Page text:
What would Jesus do? Seems like everyone has a perspective.
As a historian and liberal Friend, I wonder, what would Lucretia Mott say about Jesus and about religion in general?
Mott's response to some who wonder what Jesus would do if he were here:
"He is here; he has appeared, from generation to generation and his spirit is now as manifest, in the humble, the meek, the bold reformers, even among some of obscure parentage."
-- Cherry Hill Meeting, 1849
"I am willing to incur ridicule- to become a spectacle to angels and to men- if I thereby awaken any to a sense of what the times demand of them.
--Lucretia Mott sermon, "The Truth of God" Marlboro Chapel, Boston 1841.
This same attitude got me in trouble back in my seminary days...
"We shall not make progress as Christians until we care to read & examine the Jewish Scriptures as we would any other of the ancient records. By what authority do we set so high a value on every text that may be drawn from this volume? Certainly not by any command therein found. On the contrary, again and again is there an appeal to the inner sense. Why even of yourselves judge ye not what is right?"
-- Mott, 1841
Her own religious doctrine:
"...is simple, because it appeals to self-evident conviction. It is divested of mystery and mysticism, for it is not necessarily connected with anything miraculous or extraordinary...Christianity has been lamentably marred in its glory and beauty by the gloomy dogmas fo the schools. Many, however, are now enquiring for themselves, are acknowledging the heavenly light within them. They begin to understand the divine mission of Jesus; how it is what his coming was and ever is to bless mankind, by turning everyone from his iniquities; that, in him, in the great truths which he preached, all nations shall be blessed."
And from the same sermon, Lucretia Mott continued:
"...firm in the blessed, the eternal doctrines preached by Jesus, and by every child of God from the creation of the world; especially the great truth that God is the teacher of the people himself; the doctrine which Jesus most emphatically taught, that the kingdom of God is within man- that there is his sacred and divine temple."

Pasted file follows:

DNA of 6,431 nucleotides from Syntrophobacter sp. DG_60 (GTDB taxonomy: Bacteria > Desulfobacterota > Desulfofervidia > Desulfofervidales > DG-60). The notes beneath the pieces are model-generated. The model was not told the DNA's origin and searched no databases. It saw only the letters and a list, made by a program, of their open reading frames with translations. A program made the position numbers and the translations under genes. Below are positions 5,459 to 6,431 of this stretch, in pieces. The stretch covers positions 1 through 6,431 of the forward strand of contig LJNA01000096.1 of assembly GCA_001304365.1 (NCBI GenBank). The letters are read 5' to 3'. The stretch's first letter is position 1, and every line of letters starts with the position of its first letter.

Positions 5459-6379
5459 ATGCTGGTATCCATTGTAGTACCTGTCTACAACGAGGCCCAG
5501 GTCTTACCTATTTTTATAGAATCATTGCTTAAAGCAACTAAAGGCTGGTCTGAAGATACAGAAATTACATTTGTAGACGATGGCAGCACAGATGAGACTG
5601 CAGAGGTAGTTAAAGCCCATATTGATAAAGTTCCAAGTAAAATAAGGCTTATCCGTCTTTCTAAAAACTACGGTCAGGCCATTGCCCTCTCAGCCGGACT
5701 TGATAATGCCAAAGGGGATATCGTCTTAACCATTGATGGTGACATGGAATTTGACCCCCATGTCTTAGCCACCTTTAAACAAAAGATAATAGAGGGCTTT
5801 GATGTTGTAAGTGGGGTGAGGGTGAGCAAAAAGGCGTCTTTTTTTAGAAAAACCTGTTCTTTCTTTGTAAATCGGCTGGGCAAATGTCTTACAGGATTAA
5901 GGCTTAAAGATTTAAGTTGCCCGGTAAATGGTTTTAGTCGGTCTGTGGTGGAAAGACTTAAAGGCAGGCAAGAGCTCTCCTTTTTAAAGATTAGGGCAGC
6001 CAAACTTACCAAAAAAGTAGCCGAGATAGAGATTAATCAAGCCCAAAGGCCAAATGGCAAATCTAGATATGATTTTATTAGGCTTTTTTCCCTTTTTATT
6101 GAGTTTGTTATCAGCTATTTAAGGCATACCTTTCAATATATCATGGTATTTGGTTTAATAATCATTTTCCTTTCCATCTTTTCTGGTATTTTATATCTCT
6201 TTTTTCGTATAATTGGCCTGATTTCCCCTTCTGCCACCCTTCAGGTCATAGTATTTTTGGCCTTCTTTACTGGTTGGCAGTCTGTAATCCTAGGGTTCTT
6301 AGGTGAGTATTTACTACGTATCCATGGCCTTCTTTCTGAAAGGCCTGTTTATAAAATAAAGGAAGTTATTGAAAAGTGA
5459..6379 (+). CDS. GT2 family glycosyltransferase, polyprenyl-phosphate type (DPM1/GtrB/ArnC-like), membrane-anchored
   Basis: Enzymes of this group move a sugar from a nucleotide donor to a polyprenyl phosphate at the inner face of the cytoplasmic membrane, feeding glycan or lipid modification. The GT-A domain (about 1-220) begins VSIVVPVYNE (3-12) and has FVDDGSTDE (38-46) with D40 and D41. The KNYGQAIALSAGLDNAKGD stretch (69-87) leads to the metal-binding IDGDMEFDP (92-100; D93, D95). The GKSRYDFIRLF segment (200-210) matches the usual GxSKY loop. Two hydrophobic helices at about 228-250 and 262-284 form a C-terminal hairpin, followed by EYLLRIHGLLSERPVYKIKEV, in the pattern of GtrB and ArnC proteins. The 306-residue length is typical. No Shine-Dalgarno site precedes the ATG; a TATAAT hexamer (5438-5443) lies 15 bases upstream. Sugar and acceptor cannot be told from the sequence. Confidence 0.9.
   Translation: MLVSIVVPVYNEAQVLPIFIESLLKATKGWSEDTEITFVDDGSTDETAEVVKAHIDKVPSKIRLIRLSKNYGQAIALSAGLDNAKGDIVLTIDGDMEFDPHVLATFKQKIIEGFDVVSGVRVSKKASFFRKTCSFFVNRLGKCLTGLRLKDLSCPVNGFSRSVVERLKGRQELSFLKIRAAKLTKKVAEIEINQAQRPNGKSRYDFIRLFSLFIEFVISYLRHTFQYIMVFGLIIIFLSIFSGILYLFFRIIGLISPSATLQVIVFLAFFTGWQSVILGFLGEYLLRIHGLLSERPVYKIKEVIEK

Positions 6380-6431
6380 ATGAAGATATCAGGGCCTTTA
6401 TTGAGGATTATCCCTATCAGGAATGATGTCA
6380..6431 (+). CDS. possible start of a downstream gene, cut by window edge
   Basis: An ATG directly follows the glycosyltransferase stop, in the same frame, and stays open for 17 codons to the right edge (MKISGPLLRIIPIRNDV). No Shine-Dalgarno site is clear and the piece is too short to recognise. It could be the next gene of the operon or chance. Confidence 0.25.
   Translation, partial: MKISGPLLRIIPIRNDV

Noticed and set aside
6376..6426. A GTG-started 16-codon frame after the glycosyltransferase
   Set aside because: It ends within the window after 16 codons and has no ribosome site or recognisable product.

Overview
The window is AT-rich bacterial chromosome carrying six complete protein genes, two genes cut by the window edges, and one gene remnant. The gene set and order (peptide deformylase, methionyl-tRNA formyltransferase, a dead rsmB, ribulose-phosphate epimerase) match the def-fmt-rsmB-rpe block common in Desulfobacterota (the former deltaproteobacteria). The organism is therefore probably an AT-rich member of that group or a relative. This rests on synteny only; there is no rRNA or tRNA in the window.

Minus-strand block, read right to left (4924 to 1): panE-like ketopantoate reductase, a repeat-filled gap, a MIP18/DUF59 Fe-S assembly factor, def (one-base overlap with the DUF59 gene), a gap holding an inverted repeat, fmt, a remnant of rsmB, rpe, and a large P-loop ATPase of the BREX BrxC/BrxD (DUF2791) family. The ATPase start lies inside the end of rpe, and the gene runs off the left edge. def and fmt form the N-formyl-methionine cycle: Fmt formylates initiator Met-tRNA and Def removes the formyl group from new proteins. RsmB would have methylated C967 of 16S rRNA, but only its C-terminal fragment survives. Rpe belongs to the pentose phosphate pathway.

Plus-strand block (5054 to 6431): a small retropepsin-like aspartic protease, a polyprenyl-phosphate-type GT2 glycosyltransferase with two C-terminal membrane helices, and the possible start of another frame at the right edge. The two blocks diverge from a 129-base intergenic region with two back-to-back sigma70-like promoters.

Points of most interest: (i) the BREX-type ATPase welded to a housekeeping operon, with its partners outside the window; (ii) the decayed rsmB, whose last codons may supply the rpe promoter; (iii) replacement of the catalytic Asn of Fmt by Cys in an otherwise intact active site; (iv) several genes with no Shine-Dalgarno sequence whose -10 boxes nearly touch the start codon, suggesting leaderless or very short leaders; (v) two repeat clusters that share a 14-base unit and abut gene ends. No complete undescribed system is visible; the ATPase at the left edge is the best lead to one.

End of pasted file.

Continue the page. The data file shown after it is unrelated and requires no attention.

In 1850 she protests against the growing number of offenses for which a Friend could be disowned and laments the growing influences of evangelical and popular Protestant perspectives among Friends:
"...while we refuse the pecuniary aid to the Ministry we countenance all the machinery which supports him- Sabbath & Bible worship- belief in human depravity- a distinction of morals for the natural & spiritual man- a superstitious reverence for Jesus crying blessed Lord & Savior instead of doing the works wh. he said- mak'g a kind of righteousness & atonement of him, if not exactly after the Calvinistic pattern; if this is our course, it will satisfy a wily & grasping priesthood, and our invective against the hired minister will amount to very little..."
Well-established as a spokesperson for radical reform and religious liberalism, she later spoke at the Free Religious Association of Boston:
"Therefore, I say preach your truth; let it go forth, and you will find without any notable miracle, as of old, that every man will speak in his own tongue in which he was born. And I will say that if these pure principles have their place in us and are brought forth by faithfulness, by obedience, into practice, the difficulties and doubts that we may have to surmount will be easily conquered. There will be a higher power than these. Let it be called the Great Spirit of the Indian, the Quaker "Inward Light" of George Fox, the "Blessed Mary" Mother of Jesus of the Catholics or Burmah, the Hindoo's God-- they will all be one, and there will come to be such faith and such liberty as shall redeem the world."
**All the above are taken from Otelia Cromwell's 1958 biography and from Lucretia Mott: Her Complete Speeches and Sermons, edited by Dana Greene, The Edwin Mellen Press, 1980